• E. John W. Phipps, born about 1836-1837 Indiana, married Mary E., resided 1870 Iowa County, Iowa, resided 1880 Guthrie County, Iowa, children:
      1. Daniel J. (or I.?] Phipps, born about 1872 Iowa
    • F. Harriet Phipps, born about 1838-1843 Indiana, resided 1880 Guthrie County, Iowa as single 40-year-old sister in law and “House maid” in household of William Triplet and his wife Nancy
    • G. Willis O. Phipps, born about 1842-1843 Indiana; is he the “W.O. Phipps” who is buried in Vicksburg National Cemetery with a tombstone which reads simply “4562 | W. O. PHIPPS | CORP. | IOWA”?; a Find A Grave page claims that this was a son of Daniel, born 1842 Clay County, Indiana, died 17l June 1863 Walnut Hills, Warren County, Mississippi, etc., but without any sources indicated

The above is in addition to an unplaced Louisa, born about 1828 in Kentucky, who appears in the older Daniel’s household in the 1850 census in such a way that perhaps she was not a daughter.

The article by Tim Phipps, below, mentions some other individuals in Breckinridge County, Kentucky. He shows Daniel, Willis, and John living there in 1824, and each born about 1803 or earlier. Obviously, several persons named Willis were in this family; we’ve already noted one born about 1842-1843, and another born 1862.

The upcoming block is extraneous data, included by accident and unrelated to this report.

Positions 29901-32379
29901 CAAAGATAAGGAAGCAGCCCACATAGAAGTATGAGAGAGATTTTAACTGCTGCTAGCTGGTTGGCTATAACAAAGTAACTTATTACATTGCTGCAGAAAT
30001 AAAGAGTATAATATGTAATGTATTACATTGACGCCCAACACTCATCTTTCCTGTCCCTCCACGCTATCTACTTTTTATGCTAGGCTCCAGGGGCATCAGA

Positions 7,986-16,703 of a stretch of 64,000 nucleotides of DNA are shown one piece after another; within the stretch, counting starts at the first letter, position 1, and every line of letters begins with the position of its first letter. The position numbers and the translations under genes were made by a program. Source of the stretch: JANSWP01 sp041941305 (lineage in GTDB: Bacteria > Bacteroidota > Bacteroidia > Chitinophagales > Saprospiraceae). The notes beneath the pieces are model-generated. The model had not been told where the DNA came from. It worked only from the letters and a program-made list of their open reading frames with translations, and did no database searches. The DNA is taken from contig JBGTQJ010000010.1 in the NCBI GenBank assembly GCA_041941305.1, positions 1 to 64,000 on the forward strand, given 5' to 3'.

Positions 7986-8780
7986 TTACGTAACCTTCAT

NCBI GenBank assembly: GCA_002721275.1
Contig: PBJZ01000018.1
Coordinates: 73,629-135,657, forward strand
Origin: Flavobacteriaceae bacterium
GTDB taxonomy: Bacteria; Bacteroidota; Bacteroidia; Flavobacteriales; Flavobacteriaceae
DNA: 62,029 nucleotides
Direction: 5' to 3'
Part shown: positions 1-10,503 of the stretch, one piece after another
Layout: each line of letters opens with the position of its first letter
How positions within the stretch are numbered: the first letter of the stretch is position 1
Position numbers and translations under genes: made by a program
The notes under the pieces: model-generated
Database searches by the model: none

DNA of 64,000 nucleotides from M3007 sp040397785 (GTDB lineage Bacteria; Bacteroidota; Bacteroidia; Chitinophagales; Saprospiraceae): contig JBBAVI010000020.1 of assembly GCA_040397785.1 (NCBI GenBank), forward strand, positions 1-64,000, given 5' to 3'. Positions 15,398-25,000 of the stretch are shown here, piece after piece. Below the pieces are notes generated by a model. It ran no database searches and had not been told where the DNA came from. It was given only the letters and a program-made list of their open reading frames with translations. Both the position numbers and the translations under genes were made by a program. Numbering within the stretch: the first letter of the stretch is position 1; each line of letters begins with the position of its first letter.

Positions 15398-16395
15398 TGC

Tim also notes a Samuel in Breckinridge County by 1825, who was born about 1804 or earlier. We’ve already noted a Samuel Phips who declined to be guardian and administrator of the estate of Mrs. Angeline Tanner in Breckinridge County much later, in 1868. The same source notes that some of the Tanners were living in the household of one Nicolas Phips in the 1870 census.

Further research concerns seem to center around identifying the parentage of the Daniel F. Phipps who appears as the patriarch discussed above. Research challenges have appeared to center around the fact that he is represented as having been born about 1800 in Kentucky, with Breckinridge County presumed to be a likely location, but with no census records or tax lists available, apparently, for that location in that period.